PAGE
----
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On-The-Air (13/10/2023)

Martin Creamer discusses green hydrogen, mining education and recycling of metals and minerals.

13th October 2023

By: Martin Creamer

Creamer Media Editor


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Every Friday, SAfm’s radio anchor Sakina Kamwendo speaks to Martin Creamer, publishing editor of Engineering News & Mining Weekly. Reported here is this Friday’s At the Coalface transcript:

Kamwendo: The major steps being taken to introduce green hydrogen globally is good news for South Africa

Creamer: Just this week, we saw the Americans, the Australians, the South Koreans, the Europeans move strongly into green hydrogen. That is music to the ears of South Africa, because when you hear green hydrogen, you know that this is platinum based. American and Australian companies even stated in their announcements that they were going to use PEM technology. PEM technology is great for us, because it uses platinum group metals.

At the moment platinum group metals are not being used as much as they used to, because battery electric vehicles are not using platinum, and it has been affecting the price. We need a replacement for that and with these big steps being taken now, the hope is that the demand for platinum will lift strongly and also enable the companies using it to have energy sovereignty. South Africa is also moving towards green hydrogen and its use in making green steel. We saw steelmaking company ArcelorMittal this week taking steps to use green hydrogen to produce green steel in Saldanha Bay, which will be an important sales mechanism because the world is wanting clean steel.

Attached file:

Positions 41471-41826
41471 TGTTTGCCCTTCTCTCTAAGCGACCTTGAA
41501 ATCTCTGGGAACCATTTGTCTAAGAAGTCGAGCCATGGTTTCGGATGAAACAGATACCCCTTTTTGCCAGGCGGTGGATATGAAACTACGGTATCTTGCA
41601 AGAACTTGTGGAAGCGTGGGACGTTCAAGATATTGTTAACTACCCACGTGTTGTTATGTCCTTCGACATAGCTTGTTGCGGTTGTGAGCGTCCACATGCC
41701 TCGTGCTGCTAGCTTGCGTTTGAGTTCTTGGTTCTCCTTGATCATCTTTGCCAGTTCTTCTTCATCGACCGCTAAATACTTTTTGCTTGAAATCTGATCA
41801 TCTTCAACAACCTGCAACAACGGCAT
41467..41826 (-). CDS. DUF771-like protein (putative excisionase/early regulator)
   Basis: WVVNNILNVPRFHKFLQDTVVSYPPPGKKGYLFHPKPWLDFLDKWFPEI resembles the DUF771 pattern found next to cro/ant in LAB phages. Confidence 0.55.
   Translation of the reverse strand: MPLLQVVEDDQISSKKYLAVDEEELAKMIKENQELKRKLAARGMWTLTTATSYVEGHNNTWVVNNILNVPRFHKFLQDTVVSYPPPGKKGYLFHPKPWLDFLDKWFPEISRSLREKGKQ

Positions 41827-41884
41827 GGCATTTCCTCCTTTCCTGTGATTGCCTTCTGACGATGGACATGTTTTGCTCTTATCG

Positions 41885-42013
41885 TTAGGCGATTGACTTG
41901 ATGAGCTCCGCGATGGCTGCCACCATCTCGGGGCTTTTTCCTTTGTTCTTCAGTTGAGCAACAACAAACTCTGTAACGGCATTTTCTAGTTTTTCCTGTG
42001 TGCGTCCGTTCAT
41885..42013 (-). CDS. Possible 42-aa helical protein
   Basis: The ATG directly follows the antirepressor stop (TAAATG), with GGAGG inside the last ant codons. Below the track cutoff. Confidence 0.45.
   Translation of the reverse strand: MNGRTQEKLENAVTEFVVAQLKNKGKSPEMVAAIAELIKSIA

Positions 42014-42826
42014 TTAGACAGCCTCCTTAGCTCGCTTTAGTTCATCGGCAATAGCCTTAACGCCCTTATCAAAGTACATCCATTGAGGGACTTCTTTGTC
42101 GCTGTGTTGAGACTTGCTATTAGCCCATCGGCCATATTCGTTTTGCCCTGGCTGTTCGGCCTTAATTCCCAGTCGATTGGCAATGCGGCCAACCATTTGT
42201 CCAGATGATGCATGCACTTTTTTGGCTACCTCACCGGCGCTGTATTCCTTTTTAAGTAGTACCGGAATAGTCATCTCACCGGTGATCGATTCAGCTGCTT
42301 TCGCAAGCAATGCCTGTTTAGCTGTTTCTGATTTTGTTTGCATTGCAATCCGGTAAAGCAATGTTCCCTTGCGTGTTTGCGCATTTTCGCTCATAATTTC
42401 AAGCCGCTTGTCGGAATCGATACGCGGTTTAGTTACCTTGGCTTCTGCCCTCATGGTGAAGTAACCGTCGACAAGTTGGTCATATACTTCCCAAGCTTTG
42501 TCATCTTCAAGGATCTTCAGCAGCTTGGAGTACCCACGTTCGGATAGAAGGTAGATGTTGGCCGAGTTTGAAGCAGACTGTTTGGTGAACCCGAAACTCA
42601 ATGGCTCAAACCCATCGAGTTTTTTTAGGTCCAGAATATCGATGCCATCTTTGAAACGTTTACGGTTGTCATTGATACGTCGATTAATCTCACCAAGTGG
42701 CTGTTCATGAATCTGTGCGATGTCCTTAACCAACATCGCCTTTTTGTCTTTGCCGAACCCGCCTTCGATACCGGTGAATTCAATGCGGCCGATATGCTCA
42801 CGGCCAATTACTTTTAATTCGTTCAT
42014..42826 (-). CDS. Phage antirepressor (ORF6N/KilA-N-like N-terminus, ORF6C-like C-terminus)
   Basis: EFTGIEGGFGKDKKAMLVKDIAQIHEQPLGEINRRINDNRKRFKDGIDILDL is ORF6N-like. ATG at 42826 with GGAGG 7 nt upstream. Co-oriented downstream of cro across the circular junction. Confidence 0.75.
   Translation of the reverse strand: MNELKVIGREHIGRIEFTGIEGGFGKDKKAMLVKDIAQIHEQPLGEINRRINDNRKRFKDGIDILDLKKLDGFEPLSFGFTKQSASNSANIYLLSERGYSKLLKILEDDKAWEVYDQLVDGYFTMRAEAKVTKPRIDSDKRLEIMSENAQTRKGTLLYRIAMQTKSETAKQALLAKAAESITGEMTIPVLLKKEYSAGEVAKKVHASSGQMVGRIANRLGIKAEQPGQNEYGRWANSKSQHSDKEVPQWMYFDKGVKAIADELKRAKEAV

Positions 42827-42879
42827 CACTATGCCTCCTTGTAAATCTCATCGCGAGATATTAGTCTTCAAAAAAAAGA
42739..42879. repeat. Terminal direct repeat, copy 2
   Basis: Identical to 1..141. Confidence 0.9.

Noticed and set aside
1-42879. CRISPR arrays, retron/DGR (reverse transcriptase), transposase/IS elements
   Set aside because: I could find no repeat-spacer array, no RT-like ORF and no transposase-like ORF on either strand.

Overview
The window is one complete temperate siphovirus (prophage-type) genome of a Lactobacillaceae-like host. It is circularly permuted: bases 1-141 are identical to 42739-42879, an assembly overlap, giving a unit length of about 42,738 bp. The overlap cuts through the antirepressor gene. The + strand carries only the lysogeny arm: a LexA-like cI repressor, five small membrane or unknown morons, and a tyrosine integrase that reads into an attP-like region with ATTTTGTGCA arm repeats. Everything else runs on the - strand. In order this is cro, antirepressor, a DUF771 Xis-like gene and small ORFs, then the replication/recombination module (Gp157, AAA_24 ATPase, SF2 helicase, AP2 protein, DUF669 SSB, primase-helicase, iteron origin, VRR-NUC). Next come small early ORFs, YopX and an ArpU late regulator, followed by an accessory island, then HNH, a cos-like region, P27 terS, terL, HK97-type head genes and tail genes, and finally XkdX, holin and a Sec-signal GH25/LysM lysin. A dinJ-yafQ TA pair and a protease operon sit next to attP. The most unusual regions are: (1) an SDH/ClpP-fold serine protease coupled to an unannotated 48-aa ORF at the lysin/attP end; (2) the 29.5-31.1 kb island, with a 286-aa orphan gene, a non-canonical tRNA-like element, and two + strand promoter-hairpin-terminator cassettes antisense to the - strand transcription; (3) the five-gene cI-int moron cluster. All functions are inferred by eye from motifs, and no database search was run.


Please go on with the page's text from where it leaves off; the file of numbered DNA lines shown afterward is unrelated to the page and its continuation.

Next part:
Kamwendo: South Africa’s new School of Mining in the Northern Cape is attracting international attention.

Creamer: Now this is incredible. We saw attention coming in and requests for partnerships from major international companies. We saw the Camborne school of mines of the UK chatting to our school in the Northern Cape. Polish schools were coming through wanting partnerships. African schools, too, and big major companies wanting to get involved. Although Copper 360 is still a relatively small company in the Northern Cape, it has seen the need for skills development in mining, because the Northern Cape province is very prospective.

We see the mining there growing there very strongly now, and it is expected to grow at an even greater pace in the future. People realising that they are going to need a far bigger skills resource. We can see the demand for education coming through from the local community as well, with 200 CVs being received from people wanting to be trained. The education process involves theory and practical. As students come out of the school, they see what they have learnt being put into practice at the mine in front of them and the theory-practical mix is a big help in getting skillsets developed.

Kamwendo: Recycling metals and minerals is on the way to becoming a profitable new business opportunity the world over.

Creamer: We are used to primary mining supply metals and minerals from a mine going into a system, but these days, with the change in the in the world and the need to mitigate against climate change, regulators want you to recycle those metals. Mines are now having to take steps into that circular economy. It is going to be a different type of business for mines. They are used to digging holes, pulling the metal out and pushing it through the system.

Now, they have got to become involved in also recovering critical metals and minerals and becoming scrap dealers. This is what you hear them talking about every day now, because the price that the market is prepared to pay for a recycled material is going to probably exceed what is paid for mined material. This is because buyers of metals and minerals are in a new era of being encouraging to engage in responsible consumption, so all the mines are looking to become recyclers as well as being primary producers by way of mining.

Kamwendo: Thanks very much. Martin Creamer is publishing editor of Engineering News & Mining Weekly.

Edited by Creamer Media Reporter



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